While the ongoing takeover battle for NYSE Euronext (NYSE:NYX) between Deutsche Boerse and a combined Nasdaq (NASDAQ:NDAQ) and Intercontinental Exchange (NYSE:ICE) has been attracting headlines in the exchange space as of late, the takeover speculation is not the only reason to buy into the space. Press releases by the exchanges in recent days have showed record volumes at several U.S. exchanges, with volume supported by the turmoil in the Middle East and North Africa as well as a growing acceptance of options by investors. Here's a look at the recently announced volumes from ICE, CME, and Chicago Boards Options Exchange (NASDAQ:CBOE).
ICE: The all electronic exchange announced record futures volumes and average daily volume (ADV) for Q1 2010, with ADV increasing 24% year over year. The firms OTC energy business also had record average daily commissions of $1.63 million during Q1, up 19% YoY. Strength in ICE's volumes were driven in part by record volumes in March for the ICE Brent contract, which traded 11.1 million contracts in March, and the Gasoil contract, which traded 6.6 million contracts. Agricultural commodity contracts for Cocoa, Coffee, Cotton No. 2, Orange Juice, and Sugar No. 14 and Sugar No. 16 saw ADV increase 40.7% YOY.
CME: The giant derivatives exchange announced first quarter ADV of 13.8 million, an increase of 19% YoY and the second highest ADV ever recorded for a quarter. Strength was seen in CME's Interest Rate products, up 25% in the quarter compared to last year's period, as well as Energy and Commodities, up 23% and 47% YoY. The WTI futures and options set quarterly ADV records in Q1, as did the Henry Hub Natural Gas Futures, and the Heating Oil futures.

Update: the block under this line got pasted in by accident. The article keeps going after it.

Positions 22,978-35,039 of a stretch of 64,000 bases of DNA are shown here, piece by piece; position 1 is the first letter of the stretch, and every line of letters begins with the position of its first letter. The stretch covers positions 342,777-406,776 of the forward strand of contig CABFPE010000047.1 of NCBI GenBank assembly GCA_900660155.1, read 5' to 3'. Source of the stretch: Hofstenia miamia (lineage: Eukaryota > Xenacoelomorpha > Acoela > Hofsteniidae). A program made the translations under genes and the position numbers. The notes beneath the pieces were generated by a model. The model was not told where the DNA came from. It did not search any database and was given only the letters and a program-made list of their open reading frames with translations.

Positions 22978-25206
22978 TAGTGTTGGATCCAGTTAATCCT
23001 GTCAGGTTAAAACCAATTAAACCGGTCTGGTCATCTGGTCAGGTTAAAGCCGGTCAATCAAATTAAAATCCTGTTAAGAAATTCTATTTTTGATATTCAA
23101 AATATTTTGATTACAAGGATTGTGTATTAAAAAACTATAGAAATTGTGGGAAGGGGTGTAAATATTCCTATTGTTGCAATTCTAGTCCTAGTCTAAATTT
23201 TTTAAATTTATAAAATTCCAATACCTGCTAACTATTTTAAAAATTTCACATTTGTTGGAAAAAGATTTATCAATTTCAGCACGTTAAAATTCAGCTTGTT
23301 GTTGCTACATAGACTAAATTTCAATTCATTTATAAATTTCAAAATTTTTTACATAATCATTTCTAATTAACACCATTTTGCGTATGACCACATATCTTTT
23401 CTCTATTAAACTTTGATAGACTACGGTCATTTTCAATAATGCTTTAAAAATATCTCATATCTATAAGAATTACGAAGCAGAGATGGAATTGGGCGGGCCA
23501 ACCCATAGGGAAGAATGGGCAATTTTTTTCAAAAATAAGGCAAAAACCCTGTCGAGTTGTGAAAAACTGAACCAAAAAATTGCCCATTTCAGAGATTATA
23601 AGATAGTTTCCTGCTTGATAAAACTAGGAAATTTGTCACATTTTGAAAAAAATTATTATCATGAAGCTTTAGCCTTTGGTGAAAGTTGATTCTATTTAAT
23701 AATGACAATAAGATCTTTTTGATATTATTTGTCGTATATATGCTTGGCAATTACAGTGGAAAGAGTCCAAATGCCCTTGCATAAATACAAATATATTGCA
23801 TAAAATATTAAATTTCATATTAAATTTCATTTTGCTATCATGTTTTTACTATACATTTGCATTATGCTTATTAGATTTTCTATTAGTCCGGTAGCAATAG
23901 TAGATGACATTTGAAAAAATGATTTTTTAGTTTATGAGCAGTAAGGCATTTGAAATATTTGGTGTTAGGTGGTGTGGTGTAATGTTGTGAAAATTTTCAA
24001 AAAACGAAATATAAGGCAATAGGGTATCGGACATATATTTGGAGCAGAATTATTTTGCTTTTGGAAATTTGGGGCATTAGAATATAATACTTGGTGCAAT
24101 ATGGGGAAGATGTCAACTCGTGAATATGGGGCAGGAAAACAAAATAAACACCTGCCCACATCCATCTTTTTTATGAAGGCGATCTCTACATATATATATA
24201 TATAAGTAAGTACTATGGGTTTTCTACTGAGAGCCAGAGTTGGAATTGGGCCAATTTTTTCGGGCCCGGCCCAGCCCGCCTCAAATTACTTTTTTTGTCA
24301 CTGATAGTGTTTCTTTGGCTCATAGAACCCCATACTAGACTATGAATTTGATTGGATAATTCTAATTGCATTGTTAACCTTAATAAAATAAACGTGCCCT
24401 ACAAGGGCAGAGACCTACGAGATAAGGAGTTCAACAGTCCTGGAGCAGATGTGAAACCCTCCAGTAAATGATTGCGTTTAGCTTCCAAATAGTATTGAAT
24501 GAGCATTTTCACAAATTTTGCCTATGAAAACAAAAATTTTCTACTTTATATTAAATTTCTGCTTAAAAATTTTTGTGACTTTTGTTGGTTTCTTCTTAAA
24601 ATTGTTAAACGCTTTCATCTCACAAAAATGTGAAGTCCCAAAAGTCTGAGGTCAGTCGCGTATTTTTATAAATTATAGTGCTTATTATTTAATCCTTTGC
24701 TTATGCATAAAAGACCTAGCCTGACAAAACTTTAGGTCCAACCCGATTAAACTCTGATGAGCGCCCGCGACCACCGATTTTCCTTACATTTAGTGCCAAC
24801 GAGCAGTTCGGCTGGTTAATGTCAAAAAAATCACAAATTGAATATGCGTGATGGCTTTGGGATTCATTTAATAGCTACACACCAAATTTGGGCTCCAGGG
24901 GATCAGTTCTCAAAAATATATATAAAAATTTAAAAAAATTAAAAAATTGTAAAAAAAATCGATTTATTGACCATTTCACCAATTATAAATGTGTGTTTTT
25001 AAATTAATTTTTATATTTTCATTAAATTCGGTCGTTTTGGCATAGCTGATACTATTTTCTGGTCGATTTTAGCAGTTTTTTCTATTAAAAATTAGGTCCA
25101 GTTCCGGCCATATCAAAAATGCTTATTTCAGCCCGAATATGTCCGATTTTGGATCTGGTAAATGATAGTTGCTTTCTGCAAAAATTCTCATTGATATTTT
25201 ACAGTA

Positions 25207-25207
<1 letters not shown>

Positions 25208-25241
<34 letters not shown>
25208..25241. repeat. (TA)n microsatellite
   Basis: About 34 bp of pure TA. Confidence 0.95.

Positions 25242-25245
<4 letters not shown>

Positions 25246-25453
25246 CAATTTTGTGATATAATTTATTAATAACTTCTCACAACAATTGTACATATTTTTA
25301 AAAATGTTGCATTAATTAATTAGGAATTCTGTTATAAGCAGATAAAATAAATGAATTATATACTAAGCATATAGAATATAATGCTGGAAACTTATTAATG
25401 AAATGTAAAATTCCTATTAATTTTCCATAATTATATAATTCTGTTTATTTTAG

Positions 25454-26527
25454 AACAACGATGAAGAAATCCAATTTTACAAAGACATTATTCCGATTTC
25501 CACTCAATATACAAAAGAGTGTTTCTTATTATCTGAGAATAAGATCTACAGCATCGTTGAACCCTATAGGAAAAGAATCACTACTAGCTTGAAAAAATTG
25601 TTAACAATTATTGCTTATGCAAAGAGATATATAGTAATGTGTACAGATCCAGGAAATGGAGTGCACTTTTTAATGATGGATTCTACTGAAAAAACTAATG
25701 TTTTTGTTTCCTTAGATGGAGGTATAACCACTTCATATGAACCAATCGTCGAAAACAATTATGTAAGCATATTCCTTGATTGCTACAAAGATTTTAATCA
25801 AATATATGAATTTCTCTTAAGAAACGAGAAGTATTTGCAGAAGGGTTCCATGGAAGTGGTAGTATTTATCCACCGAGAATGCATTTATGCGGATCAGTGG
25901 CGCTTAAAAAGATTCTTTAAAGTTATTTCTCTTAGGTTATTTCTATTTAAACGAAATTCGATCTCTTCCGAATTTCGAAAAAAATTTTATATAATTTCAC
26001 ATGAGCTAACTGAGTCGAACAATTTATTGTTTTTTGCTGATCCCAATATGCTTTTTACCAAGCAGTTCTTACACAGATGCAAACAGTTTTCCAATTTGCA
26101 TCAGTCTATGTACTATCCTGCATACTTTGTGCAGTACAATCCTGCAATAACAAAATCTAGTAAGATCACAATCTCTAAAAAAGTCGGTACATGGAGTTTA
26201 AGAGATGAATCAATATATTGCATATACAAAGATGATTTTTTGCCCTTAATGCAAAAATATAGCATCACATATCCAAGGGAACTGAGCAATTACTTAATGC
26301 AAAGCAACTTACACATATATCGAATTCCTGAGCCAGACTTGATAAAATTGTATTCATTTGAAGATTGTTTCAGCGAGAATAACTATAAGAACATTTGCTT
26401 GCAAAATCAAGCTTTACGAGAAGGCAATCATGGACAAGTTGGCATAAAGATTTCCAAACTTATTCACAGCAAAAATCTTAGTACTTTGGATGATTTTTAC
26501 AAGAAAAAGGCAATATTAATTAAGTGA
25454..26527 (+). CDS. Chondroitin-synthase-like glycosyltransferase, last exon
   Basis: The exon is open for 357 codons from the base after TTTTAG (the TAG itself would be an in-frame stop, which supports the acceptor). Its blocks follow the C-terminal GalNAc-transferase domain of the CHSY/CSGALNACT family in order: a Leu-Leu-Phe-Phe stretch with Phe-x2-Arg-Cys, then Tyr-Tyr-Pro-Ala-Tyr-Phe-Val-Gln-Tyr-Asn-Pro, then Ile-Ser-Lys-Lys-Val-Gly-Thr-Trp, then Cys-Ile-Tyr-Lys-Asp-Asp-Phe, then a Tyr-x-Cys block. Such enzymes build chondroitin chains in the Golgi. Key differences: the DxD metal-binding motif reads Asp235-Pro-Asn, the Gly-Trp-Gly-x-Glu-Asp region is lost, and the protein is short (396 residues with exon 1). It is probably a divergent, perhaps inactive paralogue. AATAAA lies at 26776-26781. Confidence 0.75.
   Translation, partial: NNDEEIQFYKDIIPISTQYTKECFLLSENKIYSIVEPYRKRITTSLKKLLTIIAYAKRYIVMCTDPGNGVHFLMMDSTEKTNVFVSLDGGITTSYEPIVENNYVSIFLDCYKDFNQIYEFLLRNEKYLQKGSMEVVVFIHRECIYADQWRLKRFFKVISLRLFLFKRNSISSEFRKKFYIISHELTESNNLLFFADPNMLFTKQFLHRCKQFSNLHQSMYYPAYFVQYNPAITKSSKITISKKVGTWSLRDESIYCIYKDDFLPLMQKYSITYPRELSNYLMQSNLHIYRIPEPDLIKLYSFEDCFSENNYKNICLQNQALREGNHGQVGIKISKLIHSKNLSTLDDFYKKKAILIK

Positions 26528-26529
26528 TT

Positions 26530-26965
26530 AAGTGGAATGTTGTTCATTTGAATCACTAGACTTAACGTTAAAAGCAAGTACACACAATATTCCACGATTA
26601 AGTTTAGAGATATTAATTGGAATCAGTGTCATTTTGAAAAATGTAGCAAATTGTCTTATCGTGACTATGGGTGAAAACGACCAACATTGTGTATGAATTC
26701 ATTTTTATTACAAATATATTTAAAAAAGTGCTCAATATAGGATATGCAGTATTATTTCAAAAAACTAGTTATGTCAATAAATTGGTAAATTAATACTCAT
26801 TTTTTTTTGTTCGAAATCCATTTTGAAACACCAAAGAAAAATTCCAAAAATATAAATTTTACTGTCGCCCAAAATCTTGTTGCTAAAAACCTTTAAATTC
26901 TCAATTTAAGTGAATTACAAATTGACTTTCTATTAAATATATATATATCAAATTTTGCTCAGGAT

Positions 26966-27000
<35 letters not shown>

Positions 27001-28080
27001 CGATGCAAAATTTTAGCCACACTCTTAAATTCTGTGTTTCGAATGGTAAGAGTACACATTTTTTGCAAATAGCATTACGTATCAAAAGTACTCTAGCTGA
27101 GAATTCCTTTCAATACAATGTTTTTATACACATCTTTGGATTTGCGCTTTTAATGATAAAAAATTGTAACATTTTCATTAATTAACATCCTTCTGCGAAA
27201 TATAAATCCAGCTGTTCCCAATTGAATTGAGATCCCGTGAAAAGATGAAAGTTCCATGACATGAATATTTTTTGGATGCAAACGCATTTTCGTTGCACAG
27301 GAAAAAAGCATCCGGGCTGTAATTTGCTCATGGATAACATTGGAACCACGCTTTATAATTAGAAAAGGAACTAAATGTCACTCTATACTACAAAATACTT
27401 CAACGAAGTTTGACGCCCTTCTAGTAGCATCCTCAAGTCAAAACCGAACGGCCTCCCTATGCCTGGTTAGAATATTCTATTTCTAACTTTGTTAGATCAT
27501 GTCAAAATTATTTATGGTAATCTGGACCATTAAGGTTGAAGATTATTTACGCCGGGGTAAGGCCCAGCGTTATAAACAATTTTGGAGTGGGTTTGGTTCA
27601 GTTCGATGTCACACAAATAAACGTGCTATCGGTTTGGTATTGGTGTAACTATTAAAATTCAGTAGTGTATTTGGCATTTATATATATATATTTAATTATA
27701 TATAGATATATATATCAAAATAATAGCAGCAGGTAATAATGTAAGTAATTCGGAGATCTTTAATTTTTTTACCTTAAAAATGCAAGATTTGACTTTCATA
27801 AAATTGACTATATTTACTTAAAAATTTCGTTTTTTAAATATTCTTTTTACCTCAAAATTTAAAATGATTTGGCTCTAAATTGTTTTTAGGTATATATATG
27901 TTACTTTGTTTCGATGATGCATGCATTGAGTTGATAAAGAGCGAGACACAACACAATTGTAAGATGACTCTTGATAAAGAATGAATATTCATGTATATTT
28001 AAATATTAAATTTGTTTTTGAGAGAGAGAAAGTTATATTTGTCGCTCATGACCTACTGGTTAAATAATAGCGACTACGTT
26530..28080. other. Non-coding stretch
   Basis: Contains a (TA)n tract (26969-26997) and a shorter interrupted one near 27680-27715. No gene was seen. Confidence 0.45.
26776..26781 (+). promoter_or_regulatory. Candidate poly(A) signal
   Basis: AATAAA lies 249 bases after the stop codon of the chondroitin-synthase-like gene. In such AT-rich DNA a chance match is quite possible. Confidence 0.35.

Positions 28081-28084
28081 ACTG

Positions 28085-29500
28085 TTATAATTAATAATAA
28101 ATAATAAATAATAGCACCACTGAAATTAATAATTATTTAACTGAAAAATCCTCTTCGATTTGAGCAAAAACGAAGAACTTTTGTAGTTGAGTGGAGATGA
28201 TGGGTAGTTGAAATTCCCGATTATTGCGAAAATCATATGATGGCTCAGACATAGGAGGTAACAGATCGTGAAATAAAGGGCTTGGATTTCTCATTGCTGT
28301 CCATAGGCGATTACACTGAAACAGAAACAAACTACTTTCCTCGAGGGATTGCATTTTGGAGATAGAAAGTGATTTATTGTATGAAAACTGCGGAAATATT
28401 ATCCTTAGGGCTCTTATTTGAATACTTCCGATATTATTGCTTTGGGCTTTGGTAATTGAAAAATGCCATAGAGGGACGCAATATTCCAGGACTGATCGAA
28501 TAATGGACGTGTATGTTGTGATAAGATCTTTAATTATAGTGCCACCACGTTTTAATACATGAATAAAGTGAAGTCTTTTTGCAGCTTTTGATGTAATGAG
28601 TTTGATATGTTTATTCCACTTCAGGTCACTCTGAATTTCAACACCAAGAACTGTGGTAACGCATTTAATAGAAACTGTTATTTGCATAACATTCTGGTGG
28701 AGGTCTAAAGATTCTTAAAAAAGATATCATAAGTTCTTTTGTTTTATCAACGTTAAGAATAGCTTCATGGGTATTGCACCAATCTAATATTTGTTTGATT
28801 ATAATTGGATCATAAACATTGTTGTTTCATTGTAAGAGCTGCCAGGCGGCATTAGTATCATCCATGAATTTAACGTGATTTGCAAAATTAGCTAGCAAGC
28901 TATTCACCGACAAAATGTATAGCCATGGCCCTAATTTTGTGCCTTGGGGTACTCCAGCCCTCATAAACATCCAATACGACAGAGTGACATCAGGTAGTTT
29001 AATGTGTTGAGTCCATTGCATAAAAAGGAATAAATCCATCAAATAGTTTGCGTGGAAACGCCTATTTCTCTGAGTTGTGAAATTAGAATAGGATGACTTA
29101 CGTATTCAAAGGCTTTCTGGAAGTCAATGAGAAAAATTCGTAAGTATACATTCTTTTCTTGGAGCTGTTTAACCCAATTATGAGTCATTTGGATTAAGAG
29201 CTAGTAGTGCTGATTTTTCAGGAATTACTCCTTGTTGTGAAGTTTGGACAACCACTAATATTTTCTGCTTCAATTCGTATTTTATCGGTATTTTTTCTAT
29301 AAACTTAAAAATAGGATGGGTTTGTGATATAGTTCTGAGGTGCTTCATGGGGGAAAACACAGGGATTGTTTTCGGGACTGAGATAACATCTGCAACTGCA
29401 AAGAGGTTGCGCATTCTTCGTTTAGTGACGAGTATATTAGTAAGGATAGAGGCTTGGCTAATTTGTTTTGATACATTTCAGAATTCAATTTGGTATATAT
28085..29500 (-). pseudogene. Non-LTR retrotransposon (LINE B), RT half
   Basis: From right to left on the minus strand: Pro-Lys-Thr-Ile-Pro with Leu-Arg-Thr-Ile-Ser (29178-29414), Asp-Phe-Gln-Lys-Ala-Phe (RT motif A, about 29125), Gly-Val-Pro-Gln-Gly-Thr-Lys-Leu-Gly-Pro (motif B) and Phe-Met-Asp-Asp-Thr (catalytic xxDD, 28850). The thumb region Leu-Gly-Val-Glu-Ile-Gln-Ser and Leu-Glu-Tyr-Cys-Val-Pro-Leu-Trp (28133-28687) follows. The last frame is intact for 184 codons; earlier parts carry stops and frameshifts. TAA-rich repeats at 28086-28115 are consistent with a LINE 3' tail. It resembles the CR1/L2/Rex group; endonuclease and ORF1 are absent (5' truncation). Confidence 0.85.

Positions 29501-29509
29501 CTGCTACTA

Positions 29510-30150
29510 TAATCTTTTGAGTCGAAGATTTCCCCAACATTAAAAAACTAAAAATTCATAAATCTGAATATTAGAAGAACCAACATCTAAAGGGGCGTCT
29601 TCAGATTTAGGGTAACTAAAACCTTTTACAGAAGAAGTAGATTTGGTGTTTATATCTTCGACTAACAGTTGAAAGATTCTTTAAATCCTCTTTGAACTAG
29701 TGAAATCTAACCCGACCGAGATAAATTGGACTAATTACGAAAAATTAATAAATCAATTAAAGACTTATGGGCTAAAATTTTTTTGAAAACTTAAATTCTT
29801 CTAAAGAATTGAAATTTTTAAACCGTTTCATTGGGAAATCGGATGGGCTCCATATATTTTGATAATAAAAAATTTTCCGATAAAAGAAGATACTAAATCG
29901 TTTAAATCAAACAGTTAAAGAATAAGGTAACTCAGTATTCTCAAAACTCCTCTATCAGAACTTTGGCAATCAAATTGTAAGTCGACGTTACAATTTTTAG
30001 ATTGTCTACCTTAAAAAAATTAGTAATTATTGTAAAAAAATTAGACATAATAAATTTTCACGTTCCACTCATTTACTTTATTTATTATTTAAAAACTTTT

CBOE: The options exchange announced ADV of 4.67 million contracts in March, up 3% YoY. Through March of this year, ADV had increased 7% YoY. The exchange is seeing strong growth in it's VIX brand, and VIX options traded a record 10.67 million contracts in March, setting an ADV record of 463,793 contracts. The VIX Futures set a monthly record with 1.07 million contracts traded, up 391% YoY and 35% over February. ADV was 46,320 in March, up from 41,521 in February and 9,426 in March 2010.
Going forward, expect some volatility in these names as the NYX situation plays out. ICE shares dropped 3% after the bid for NYX, and the bid could keep pressure on shares until NYX is absorbed by someone. CBOE shares have seen major volatility, as the company spiked as deal activity came into the space, and then fell hard last week after analysts said there are no buyers for CBOE in the near term. Shares of CBOE are still elevated from where they were before talks of NYX being sold emerged, though they are still $2 off their recent spike above $29 at the end of February. Shares of CME have been drifting lower as well, trading right around $300, as investors try to decide if CME will end up making a competing bid for NYX, or possibly another exchange.
All three of these exchanges stand to benefit from the further expansion of electronic trading, as well as from the consolidation in the industry. The growth in the VIX brand, and of the higher margin futures contracts, leads me to favor derivative exchanges like these over equity businesses like the Nasdaq. While I think the CME, ICE, and CBOE all provide good investment opportunities here, the CBOE story is the most exciting to me. The firm was late in getting into electronic trading with the C2 platform, so it stands to benefit as that rollout gains steam. The VIX brand is growing rapidly, as is the Futures business, which has much higher rates per contract (RPC) than equity and index options. The firm has also said it is open to a sale, so there is always a possibility of a bid in the next several months. Investors who can pick up shares of CBOE on weakness will be able to benefit from rising volumes, an expansion of the VIX brand, and a likely sale of the company sometime down the road.
Disclosure: I am long ICE, CBOE.